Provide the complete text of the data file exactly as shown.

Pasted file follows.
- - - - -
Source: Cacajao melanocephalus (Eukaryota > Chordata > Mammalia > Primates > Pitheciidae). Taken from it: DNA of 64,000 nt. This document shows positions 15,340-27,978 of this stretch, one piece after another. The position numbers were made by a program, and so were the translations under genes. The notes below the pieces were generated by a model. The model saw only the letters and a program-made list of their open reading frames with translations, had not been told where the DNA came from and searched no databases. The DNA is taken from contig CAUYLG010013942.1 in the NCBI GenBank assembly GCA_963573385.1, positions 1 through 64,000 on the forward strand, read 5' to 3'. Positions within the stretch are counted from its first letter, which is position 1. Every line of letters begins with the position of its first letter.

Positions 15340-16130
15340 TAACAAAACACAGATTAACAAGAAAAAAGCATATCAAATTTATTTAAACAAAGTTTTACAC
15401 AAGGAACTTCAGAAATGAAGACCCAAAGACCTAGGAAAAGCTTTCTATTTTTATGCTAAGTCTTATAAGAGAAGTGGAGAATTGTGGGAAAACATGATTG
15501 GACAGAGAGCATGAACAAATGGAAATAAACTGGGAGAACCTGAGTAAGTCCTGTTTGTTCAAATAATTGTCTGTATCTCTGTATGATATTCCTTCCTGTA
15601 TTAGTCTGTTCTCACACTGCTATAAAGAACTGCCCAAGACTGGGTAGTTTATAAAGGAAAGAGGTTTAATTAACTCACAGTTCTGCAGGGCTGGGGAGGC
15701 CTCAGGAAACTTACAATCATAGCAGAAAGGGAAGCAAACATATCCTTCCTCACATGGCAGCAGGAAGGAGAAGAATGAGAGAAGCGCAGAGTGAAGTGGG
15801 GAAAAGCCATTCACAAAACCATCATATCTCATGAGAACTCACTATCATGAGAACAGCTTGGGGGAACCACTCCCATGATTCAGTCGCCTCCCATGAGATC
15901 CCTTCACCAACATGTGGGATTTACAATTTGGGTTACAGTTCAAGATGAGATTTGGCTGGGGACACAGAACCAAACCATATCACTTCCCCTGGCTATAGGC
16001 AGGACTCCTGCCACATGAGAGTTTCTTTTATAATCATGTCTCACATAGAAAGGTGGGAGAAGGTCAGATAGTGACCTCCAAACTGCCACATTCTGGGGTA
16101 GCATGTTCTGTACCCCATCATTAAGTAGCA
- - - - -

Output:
Source: Cacajao melanocephalus (Eukaryota > Chordata > Mammalia > Primates > Pitheciidae). Taken from it: DNA of 64,000 nt. This document shows positions 15,340-27,978 of this stretch, one piece after another. The position numbers were made by a program, and so were the translations under genes. The notes below the pieces were generated by a model. The model saw only the letters and a program-made list of their open reading frames with translations, had not been told where the DNA came from and searched no databases. The DNA is taken from contig CAUYLG010013942.1 in the NCBI GenBank assembly GCA_963573385.1, positions 1 through 64,000 on the forward strand, read 5' to 3'. Positions within the stretch are counted from its first letter, which is position 1. Every line of letters begins with the position of its first letter.

Positions 15340-16130
15340 TAACAAAACACAGATTAACAAGAAAAAAGCATATCAAATTTATTTAAACAAAGTTTTACAC
15401 AAGGAACTTCAGAAATGAAGACCCAAAGACCTAGGAAAAGCTTTCTATTTTTATGCTAAGTCTTATAAGAGAAGTGGAGAATTGTGGGAAAACATGATTG
15501 GACAGAGAGCATGAACAAATGGAAATAAACTGGGAGAACCTGAGTAAGTCCTGTTTGTTCAAATAATTGTCTGTATCTCTGTATGATATTCCTTCCTGTA
15601 TTAGTCTGTTCTCACACTGCTATAAAGAACTGCCCAAGACTGGGTAGTTTATAAAGGAAAGAGGTTTAATTAACTCACAGTTCTGCAGGGCTGGGGAGGC
15701 CTCAGGAAACTTACAATCATAGCAGAAAGGGAAGCAAACATATCCTTCCTCACATGGCAGCAGGAAGGAGAAGAATGAGAGAAGCGCAGAGTGAAGTGGG
15801 GAAAAGCCATTCACAAAACCATCATATCTCATGAGAACTCACTATCATGAGAACAGCTTGGGGGAACCACTCCCATGATTCAGTCGCCTCCCATGAGATC
15901 CCTTCACCAACATGTGGGATTTACAATTTGGGTTACAGTTCAAGATGAGATTTGGCTGGGGACACAGAACCAAACCATATCACTTCCCCTGGCTATAGGC
16001 AGGACTCCTGCCACATGAGAGTTTCTTTTATAATCATGTCTCACATAGAAAGGTGGGAGAAGGTCAGATAGTGACCTCCAAACTGCCACATTCTGGGGTA
16101 GCATGTTCTGTACCCCATCATTAAGTAGCA